521 F2d 241 Government of Canal Zone v. Green C
521 F.2d 241
GOVERNMENT OF the CANAL ZONE, Plaintiff-Appellee,
Jose Alfonso GREEN C., Defendant-Appellant.
United States Court of Appeals,
Oct. 17, 1975.
Nathan Greenberg, Gretna, La. (Court-appointed), for defendant-appellant.
Lester Engler, Wallace D. Baldwin, Asst. U. S. Atty., Balboa, Canal Zone, for plaintiff-appellee.
Appeal from the United States District Court for the District of Canal Zone.
Before GEWIN, GOLDBERG and DYER, Circuit Judges.
A bill of information filed by the United States Attorney for the Canal Zone charged appellant Jose Green with the daytime entry of a specified building on Howard Air Force Base, Canal Zone, with the intent to commit the crime of larceny, all in violation of 6 C.Z.C. §§ 502 and 504. Green was convicted on that charge in a trial in the United States District Court for the District of the Canal Zone. This appeal from the conviction is based mainly on the contention that, before trial, a photograph of Green was made available to an eyewitness in circumstances so suggestive as to lead to a strong probability of misidentification, and thus to a denial of due process. The trial judge, sitting without jury, considered this defense but concluded that the possibility of misidentification was small and that other factors supported the finding of guilt beyond a reasonable doubt. We affirm.
On December 7, 1974, Sgt. Carol Cesar entered her room in the barracks of Howard Air Force base and encountered an unknown male. The intruder struggled with her, then fled. Over twenty dollars had been stolen from the room. Seven weeks later, Sgt. Cesar was invited to the police station. While waiting for the interviewing detective, she noticed a clear plastic bag on his desk which contained, among several other visible items, a photograph of the defendant. She spontaneously identified the photograph as that of the man with whom she had struggled. Sgt. Cesar then identified Green from a lineup, and later identified him at trial.
In Simmons v. United States, 1968, 390 U.S. 377, 384, 88 S.Ct. 967, 971, 19 L.Ed.2d 1247, 1253, the Supreme Court held
that each case must be considered on its own facts, and that convictions based on eyewitness identification at trial following a pretrial identification by photograph will be set aside on that ground only if the photographic identification procedure was so impermissibly suggestive as to give rise to a very substantial likelihood of irreparable misidentification.
See Kelley v. Estelle, 5 Cir. 1975, 521 F.2d 238; United States v. Cooper, 5 Cir. 1973, 472 F.2d 64, Cert. denied, 1973, 414 U.S. 840, 94 S.Ct. 96, 38 L.Ed.2d 77; Powell v. Wainwright, 5 Cir. 1972, 460 F.2d 1056.
As the trial court noted, "(E)very step on the part of the police should be taken to prevent" situations in which eyewitness access to photographs of a suspect might taint later identification. This admonition is particularly appropriate in this case a lineup including the suspect was available for immediate viewing by the eyewitness, and the witness saw photographs of none of the other individuals who were to be in the lineup. Despite the gratuitous risk of taint which the police thus allowed, however, the trial court found that several other factors indicated that this photographic identification did not deny the defendant a fair trial. Most importantly, another witness, Sgt. Martin, identified the defendant from a lineup and at trial, without any prior photographic identification, as a man who was in the women's barracks at the time of the incident. Also, Sgt. Cesar had a good opportunity to view the intruder in her well-lighted room, and was quite positive in both her unsolicited identification from the photograph and her later identifications of the defendant in the lineup and at trial. We cannot find that the trial court's conclusions, drawn from all the facts, were in error. Green's conviction was based only in part on Cesar's identification of him at trial, and we cannot say that the circumstances of Cesar's pretrial photographic identification of Green were "so impermissibly suggestive as to give rise to a very substantial likelihood of irreparable misidentification."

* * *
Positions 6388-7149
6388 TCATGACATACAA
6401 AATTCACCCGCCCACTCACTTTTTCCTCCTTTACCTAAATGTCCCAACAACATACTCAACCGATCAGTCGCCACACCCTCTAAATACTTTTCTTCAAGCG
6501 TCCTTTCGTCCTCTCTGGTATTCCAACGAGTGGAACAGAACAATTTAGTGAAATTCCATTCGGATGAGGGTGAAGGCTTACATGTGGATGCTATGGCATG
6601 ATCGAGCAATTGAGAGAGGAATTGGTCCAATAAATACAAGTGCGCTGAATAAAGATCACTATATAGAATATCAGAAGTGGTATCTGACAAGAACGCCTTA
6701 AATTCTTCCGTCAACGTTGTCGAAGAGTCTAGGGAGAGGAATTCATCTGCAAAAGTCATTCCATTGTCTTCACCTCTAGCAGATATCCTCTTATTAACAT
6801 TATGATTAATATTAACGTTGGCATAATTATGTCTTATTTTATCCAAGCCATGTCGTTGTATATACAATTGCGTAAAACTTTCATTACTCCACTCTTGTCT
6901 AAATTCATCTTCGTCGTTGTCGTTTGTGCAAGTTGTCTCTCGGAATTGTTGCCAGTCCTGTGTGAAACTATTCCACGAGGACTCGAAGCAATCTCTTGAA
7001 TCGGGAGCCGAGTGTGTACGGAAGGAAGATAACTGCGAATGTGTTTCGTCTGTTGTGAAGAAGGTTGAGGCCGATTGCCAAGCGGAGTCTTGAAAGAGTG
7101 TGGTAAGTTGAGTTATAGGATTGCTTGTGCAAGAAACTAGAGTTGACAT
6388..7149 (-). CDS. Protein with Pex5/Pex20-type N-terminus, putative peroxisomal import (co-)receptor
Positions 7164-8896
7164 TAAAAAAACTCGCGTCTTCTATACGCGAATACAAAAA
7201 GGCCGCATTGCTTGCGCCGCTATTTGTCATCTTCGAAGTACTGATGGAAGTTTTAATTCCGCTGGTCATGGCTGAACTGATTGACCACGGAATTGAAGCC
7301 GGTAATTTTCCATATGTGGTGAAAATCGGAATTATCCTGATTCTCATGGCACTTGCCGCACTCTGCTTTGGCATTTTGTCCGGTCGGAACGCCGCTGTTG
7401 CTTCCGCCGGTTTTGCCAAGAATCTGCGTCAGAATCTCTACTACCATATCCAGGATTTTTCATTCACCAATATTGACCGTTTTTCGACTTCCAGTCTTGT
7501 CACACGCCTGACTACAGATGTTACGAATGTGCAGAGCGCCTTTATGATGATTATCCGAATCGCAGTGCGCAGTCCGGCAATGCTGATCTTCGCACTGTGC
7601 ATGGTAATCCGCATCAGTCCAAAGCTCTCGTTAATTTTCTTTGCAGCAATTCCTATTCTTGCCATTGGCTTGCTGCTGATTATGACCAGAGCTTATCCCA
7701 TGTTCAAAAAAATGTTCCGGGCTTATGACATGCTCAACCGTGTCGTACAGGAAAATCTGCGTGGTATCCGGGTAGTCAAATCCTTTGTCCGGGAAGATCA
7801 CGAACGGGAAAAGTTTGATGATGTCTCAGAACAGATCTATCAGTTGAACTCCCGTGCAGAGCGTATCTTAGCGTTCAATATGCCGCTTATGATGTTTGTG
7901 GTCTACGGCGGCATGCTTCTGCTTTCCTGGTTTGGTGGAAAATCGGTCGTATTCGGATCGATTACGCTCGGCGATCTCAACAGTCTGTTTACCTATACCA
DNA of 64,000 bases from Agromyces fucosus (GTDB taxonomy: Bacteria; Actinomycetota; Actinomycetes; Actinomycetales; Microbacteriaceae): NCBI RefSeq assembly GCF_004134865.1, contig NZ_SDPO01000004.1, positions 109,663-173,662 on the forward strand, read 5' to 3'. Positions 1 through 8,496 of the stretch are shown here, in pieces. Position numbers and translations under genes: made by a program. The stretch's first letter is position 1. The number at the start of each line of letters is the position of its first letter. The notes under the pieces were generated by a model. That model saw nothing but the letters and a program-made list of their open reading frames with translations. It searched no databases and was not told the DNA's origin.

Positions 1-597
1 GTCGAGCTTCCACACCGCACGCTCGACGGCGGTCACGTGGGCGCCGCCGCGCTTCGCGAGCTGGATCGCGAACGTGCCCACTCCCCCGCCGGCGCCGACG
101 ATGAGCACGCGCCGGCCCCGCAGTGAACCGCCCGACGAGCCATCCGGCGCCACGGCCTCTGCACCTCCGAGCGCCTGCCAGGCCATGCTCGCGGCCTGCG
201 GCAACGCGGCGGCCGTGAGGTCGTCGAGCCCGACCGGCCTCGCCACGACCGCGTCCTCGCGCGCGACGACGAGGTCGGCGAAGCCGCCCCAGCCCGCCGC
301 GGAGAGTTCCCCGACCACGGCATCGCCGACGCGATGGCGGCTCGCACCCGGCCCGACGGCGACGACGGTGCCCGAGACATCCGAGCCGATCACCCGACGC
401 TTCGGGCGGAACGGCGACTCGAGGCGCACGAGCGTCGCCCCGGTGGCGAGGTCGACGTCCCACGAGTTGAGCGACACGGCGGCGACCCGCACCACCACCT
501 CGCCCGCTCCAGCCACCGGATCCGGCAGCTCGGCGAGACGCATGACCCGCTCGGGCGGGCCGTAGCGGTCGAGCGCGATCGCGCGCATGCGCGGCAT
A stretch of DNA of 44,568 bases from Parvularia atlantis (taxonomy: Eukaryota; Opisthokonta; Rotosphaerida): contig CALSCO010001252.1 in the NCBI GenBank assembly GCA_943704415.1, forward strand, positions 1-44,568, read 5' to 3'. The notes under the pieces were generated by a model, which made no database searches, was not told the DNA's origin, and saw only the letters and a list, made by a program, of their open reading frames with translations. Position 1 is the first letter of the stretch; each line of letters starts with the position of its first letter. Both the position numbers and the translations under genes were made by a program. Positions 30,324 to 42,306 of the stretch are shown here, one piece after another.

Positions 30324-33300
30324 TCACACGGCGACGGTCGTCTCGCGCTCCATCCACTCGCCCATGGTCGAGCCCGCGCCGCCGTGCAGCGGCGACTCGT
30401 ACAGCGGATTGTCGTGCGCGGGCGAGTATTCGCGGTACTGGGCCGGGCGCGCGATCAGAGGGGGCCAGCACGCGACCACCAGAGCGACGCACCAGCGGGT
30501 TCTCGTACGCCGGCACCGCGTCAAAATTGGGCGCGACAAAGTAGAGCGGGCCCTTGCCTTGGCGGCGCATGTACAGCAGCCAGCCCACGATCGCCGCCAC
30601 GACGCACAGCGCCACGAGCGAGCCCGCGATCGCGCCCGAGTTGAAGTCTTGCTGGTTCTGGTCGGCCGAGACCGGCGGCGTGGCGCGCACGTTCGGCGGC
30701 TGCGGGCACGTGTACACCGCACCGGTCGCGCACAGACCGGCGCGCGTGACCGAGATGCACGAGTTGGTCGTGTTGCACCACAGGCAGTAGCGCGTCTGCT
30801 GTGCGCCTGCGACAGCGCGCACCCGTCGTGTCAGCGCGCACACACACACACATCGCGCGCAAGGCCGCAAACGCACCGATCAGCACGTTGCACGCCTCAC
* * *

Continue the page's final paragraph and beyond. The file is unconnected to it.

Appellant also challenges his conviction on the ground that the information charging him with larceny cited the date of the incident as December 7, 1975, when in fact it occurred on December 7, 1974. The correct date, however, was specified in the arraignment, at the preliminary hearing, and in the testimony given at trial, including that of the defendant and his two alibi witnesses. We find no prejudice to the defendant in this typographical error in the information. See Russell v. United States, 5 Cir. 1970, 429 F.2d 237, 238.